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Letters to the Editor 5/24

May 24, 2000

Jefferson High makes the grade

To the editor:

Nothing is more important than parents and students taking education seriously. So I understand concerns expressed in recent months by parents and students affiliated with Jefferson High School that the school's accreditation status was at risk.

Although I have said many times that the school was fully accredited, I want to underscore that point with our students, their parents and the community by sharing information sent to Del. Dale Manuel from Dr. Kenna R. Seal, Director of the Office of Education Performance Audits. This is the office that oversees the state accreditation for schools in West Virginia.

Jefferson High School reported an average daily attendance rate of 91.1 percent in 1998-1999. The state required schools to maintain an average daily attendance rate of 91.5 percent.

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Because Jefferson High School did not meet the attendance requirement, the school was placed on Temporary Accreditation status for a brief period of time while school officials prepared to plan to improve the attendance rate. Upon receiving and reviewing that plan, Seal's office upgraded the high school's level to Conditional Accreditation.

In the letter, Seal said, "Our performance-based accreditation system holds schools and school systems accountable for performance rather than exercising punitive measures against individual students. All schools in West Virginia are accredited at some level. No school ever loses its accreditation. No accreditation status (by the state) of a school is ever included on a student's transcript, grades or report card."

Seal went on to say that parents can be assured that a student's admittance to college, selection for scholarships, or acceptance in a specific program would ever be impacted by a schoolwide attendance deficiency at the school from which they graduated. I echo that statement.

Further, I want to note that a regional education review panel also accredits Jefferson High School. That accreditation, which was renewed by the North Central Association this month, adds strength to a student's application to a college. In a letter announcing the accreditation renewal, North Central Association director Rebecca H. Goodwin said, "The school is to be commended for its efforts in providing for its students a quality program of education." I echo that statement as well.

Jefferson High School administration and faculty are working hard to improve the average daily attendance rate at Jefferson High School. With their dedication and help from parents and guardians, I am sure we will raise the attendance rate at Jefferson High School.

We need parents to help by making sure their teenagers are attending school. I encourage all parents to remain active and interested participants in their children's education. Together, we have forged an impressive school system dedicated to "Quality Education for Every Student." Together, we will continue to improve our programs and meet the changing needs of education today.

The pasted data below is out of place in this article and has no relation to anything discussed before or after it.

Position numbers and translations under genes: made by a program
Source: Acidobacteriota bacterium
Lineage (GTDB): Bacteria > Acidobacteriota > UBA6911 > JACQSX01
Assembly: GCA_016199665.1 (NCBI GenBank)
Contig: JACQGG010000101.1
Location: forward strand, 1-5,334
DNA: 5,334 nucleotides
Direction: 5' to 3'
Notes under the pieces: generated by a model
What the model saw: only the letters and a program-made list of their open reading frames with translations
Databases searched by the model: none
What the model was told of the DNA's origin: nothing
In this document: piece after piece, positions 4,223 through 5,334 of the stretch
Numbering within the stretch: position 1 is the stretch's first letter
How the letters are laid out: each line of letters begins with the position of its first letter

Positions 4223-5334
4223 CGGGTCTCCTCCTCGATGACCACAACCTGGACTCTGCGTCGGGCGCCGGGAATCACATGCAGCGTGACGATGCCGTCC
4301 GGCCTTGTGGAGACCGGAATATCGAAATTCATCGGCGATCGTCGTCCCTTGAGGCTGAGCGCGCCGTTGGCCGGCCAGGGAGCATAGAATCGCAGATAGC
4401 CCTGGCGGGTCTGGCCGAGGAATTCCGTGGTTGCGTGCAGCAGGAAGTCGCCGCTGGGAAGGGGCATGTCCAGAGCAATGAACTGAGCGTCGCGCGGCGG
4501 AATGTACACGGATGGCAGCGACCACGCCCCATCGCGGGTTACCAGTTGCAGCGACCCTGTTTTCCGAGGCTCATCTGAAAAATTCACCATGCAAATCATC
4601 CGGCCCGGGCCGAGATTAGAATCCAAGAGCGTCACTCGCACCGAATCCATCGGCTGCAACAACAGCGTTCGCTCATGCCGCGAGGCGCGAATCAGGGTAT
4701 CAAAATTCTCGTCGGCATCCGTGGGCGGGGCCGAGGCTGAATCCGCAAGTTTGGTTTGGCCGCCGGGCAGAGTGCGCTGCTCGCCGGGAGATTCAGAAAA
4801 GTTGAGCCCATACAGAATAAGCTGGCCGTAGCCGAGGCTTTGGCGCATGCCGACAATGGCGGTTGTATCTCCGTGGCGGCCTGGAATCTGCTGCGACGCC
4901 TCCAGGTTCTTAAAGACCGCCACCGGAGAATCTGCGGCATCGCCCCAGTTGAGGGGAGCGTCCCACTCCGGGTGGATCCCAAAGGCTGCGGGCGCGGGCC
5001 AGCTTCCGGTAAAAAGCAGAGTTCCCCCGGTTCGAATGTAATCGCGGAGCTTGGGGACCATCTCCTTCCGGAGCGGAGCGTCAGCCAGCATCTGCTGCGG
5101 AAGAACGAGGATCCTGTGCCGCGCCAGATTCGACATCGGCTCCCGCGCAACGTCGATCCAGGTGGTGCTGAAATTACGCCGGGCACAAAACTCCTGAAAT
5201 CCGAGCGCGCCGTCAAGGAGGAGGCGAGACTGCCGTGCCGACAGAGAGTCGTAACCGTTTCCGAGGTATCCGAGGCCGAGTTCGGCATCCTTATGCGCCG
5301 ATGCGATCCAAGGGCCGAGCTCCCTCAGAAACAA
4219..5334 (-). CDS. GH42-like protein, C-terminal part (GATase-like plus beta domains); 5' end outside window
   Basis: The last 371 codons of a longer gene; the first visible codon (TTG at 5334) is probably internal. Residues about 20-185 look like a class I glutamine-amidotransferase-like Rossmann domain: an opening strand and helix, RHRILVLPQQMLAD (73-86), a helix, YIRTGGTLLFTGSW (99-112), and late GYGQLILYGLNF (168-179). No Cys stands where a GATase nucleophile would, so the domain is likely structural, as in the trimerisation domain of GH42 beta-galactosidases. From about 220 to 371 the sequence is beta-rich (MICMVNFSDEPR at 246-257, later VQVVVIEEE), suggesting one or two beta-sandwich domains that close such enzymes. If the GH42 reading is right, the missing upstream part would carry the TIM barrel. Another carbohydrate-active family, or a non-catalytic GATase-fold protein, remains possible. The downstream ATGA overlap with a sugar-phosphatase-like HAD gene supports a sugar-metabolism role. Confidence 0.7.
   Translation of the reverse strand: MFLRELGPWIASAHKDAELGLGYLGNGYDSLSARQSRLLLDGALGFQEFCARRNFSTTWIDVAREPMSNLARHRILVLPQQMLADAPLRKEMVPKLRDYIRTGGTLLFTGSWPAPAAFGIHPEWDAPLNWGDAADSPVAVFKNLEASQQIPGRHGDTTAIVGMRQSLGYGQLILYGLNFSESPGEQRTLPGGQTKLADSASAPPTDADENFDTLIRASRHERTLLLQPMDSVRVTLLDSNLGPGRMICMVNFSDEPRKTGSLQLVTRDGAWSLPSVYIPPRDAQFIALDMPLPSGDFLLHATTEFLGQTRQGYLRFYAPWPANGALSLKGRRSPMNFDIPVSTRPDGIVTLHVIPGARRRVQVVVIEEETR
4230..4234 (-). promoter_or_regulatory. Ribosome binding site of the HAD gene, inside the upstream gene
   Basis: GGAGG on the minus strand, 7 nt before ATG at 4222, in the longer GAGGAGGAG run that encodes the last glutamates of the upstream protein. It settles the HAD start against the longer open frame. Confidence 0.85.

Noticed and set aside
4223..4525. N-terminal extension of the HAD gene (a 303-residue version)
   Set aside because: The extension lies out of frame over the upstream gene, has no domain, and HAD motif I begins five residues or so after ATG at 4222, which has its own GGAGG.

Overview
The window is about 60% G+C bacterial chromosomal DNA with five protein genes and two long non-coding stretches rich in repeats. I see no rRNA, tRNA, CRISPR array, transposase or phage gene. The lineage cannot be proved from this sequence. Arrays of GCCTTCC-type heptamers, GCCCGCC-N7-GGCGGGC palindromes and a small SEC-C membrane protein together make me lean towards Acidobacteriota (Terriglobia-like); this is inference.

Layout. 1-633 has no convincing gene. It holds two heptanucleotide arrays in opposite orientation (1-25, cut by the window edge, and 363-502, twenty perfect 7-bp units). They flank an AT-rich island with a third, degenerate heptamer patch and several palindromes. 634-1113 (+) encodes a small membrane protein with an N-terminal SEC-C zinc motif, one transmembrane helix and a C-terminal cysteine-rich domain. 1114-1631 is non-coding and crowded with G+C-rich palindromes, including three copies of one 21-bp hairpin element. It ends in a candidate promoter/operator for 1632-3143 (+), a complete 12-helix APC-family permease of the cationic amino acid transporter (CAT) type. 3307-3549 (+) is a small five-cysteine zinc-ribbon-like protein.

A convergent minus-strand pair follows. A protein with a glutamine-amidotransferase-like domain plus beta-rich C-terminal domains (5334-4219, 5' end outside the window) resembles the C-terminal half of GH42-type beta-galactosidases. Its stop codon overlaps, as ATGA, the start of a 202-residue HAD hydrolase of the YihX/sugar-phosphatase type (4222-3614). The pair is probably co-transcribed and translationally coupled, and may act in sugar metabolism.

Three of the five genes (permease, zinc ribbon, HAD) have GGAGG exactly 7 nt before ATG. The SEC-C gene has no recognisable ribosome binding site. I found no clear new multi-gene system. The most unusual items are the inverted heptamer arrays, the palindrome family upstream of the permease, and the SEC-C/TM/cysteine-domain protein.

David W. Markoe

Superintendent

Charles Town, W.Va.

More discussion on schools needed

To the editor:

It is discouraging to see so few comments being made by candidates for the Washington County Board of Education regarding their views on the many issues challenging the county, e.g.,:

1) the push for block scheduling (there's no data to support this improving student education);

2) reduction of music, art and physical education (PE) classes (data supports music and art improving student performance across all subjects and in SAT performance, PE is recommended every day at school by the federal government with at least 20 minutes of vigorous exercise for short- and long-term benefits).

Have board candidates and current members read "Guidelines for School and Community Programs to Promote Lifelong Physical Activity Among Young People," MMWR Recommendations and Reports, March 7, 1997?

How about the "School Health Index for Physical Activity and Healthy Eating: A Self-Assessment and Planning Guide" (Elementary, Middle school/high school versions), Centers for Disease Control and Prevention. Atlanta, GA. 2000? You can download both from the CDC web site and order a free copy of the second!

3) such an emphasis on MSPAP testing that overall education suffers (e.g., teachers pulled from other classes to proctor, teaching the test);

4) lack of communication with parents on decisions affecting children at individual schools;

5) the reluctance of teachers, especially those without tenure, (and many of whom are parents) to voice their opinions, on issues about which they should be considered knowledgeable; and

6) feasibility of charter schools, which are public schools chartered by the local board of education (which to date has no written criteria to evaluate a charter).

I would encourage candidates to write about their views. The four seats up for election represent a majority. We, the community, need to know where you stand on these and other issues!

Stephen E. Popper

Smithsburg

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